By Aaron Baar

Advertising and other traditional marketing methods do influence consumers’ electronics purchase decisions — but other areas of content like consumer reviews and buying guides should not be neglected.

After evaluating more than 3,000 purchases of mobile devices, tablets and wearables, Purch and comScore found several inefficiencies when it comes to ad delivery and the information that consumers find valuable when shopping for tech products. According to the report, more than half (52%) of relevant ad impressions for technology came after the consumer had already purchased a product.

“It points to a significant opportunity to retune and refine ad strategies of reaching the consumer,” Erin Kapczynski, vice president of marketing at Purch, tells Marketing Daily.

Beyond advertising, consumers use media technology sites throughout their purchase process, putting trust in product reviews and testing from neutral parties. According to the research, buyers read 80% more reviews and buying guides than news on those sites.

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By Erik Sass

Publishers looking for new sources of revenue are increasingly turning to e-commerce, either by selling products and services directly to consumers themselves or partnering with external e-commerce platforms. Recent deals include Purch’s acquisition of Active Junky and HuffingtonPost’s alliance with Bringhub.

Last week Purch — which combines digital publishing and e-commerce — announced that it has acquired loyalty platform and online shopping community Active Junky, which rewards users for shopping for outdoor gear through its interface. Having partnered with over 100 outdoor gear stores, Active Junky uses cash back, deals, special offers, and coupons to create customized special offers for members, which Purch hopes to leverage as member services; Purch already operates a platform bringing together tech product vendors and enthusiasts.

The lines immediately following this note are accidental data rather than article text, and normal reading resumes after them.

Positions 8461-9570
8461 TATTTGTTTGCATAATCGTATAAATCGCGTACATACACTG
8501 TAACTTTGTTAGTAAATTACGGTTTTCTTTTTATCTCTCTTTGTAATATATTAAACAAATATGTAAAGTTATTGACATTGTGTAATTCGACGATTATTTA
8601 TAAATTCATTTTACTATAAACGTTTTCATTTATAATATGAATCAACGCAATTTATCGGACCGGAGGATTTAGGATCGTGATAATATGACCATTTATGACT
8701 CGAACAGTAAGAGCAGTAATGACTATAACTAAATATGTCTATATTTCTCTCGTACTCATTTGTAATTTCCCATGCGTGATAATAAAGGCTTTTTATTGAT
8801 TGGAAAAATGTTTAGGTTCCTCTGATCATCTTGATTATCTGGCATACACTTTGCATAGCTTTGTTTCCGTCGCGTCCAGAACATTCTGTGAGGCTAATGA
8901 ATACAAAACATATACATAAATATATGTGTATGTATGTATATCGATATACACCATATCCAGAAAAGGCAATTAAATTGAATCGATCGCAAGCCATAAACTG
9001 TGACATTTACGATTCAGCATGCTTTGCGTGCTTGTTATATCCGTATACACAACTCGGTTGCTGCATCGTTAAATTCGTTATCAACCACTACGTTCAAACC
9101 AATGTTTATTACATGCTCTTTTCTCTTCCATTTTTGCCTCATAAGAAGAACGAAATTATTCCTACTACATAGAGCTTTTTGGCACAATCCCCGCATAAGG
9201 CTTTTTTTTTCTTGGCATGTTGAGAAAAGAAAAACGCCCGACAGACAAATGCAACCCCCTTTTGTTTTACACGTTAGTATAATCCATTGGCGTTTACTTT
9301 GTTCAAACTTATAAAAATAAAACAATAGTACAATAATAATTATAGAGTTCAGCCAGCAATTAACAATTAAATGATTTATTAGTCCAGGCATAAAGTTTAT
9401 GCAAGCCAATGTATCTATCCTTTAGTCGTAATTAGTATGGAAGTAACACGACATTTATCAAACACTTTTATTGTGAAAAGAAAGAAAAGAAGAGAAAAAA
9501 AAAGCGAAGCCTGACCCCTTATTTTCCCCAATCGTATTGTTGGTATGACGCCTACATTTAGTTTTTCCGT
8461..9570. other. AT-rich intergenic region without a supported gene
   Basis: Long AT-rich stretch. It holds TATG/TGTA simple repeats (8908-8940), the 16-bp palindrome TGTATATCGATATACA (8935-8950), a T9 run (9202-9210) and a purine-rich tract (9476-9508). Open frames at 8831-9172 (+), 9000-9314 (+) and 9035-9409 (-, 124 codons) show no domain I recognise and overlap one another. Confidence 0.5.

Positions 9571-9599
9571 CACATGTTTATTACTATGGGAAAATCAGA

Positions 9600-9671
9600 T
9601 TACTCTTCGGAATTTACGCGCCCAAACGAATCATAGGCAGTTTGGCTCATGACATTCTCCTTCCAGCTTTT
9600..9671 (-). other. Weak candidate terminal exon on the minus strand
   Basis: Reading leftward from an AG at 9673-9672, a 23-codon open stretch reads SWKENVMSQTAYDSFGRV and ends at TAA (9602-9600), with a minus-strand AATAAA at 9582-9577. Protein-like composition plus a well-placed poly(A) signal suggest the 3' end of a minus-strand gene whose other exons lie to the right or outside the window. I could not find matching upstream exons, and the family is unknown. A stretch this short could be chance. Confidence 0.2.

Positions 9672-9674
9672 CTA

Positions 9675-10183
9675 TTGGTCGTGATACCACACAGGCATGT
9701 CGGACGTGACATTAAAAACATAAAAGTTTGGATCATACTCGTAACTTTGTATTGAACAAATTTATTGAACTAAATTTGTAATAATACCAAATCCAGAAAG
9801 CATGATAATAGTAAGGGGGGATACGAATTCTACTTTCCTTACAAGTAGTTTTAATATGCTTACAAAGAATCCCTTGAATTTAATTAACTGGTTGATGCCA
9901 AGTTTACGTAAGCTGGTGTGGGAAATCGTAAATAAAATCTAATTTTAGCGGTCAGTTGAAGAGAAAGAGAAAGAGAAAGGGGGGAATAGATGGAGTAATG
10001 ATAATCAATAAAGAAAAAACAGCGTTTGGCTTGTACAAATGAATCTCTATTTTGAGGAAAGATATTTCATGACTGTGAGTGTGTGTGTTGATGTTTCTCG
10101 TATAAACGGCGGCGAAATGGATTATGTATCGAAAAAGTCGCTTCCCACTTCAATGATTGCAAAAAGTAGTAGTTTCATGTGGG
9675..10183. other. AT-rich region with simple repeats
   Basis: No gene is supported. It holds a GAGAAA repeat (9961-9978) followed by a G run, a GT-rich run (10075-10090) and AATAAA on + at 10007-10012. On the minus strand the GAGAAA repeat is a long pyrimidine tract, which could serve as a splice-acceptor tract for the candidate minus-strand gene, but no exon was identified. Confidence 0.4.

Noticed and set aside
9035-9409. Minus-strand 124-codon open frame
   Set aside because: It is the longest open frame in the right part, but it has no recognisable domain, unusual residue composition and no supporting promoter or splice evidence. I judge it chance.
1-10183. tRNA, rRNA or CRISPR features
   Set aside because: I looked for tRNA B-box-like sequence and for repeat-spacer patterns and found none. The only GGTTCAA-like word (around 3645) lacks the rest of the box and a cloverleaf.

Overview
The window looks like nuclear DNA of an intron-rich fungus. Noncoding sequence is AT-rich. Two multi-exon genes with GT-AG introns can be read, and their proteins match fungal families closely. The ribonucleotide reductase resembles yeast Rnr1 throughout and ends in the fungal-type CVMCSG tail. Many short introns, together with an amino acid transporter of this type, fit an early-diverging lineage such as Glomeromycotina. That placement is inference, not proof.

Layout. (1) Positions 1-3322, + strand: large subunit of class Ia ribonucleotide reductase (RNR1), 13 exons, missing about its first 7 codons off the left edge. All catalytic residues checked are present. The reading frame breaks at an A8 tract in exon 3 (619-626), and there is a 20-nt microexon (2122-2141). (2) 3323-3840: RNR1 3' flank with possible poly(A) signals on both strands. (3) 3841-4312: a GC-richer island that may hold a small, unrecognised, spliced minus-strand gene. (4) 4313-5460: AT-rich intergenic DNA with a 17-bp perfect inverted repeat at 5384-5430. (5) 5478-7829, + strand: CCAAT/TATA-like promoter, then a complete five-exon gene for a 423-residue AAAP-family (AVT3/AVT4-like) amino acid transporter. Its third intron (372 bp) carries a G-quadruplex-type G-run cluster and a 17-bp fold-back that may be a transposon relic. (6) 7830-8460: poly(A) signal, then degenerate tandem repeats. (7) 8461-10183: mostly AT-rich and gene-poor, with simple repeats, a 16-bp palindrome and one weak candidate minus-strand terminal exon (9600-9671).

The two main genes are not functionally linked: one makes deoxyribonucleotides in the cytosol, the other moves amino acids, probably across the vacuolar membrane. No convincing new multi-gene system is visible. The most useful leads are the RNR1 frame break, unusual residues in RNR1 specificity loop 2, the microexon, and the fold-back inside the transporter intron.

Active Junky will remain an independent brand, while its customer loyalty platform rolls out across Purch’s other properties early next year. Purch closed a $135 million round of funding in June, in part to fund acquisitions like Active Junky.

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New money continues to roll into the advertising industry. While companies offering programmatic and native advertising will likely capitalize on the move, a study examining both media uncovers challenges hidden in objectives highlighted by brands participating in the study.

Purch, which rebranded from TechMedia Network in April, said the common thread in its study analyzing opportunities and challenges points to awareness through branding and performance through conversions.

Some 71% of advertisers participating in the study — which focused on native and sponsored content — view branding as a main objective, with 65% citing sales and conversions as a top priority. About 75% said programmatic campaigns are typically assessed through performance metrics, yet 51% of advertisers using programmatic strategies include brand lift among their top evaluation metrics.

Purch commissioned the study conducted by Advertiser Perceptions in Q1 2014, with help from U.S. brand marketers and their agency partners spending $1 million or more on digital advertising. The average digital spend for the advertising participating in the survey was more than $16 million in the past year. The survey focused on their current use and future plans for native/sponsored content and programmatic digital advertising campaigns.

Despite predictions that marketers will spend triple the amount in native advertising by 2015, obstacles remain. Some 46% said insufficient reporting and return on investment (ROI) metrics are the biggest challenge to success; followed by 38% who believe a misalignment exists between campaign and marketing objectives; 26% who point to required time and resource commitment; and 24% who believe native programs are not sufficiently turnkey.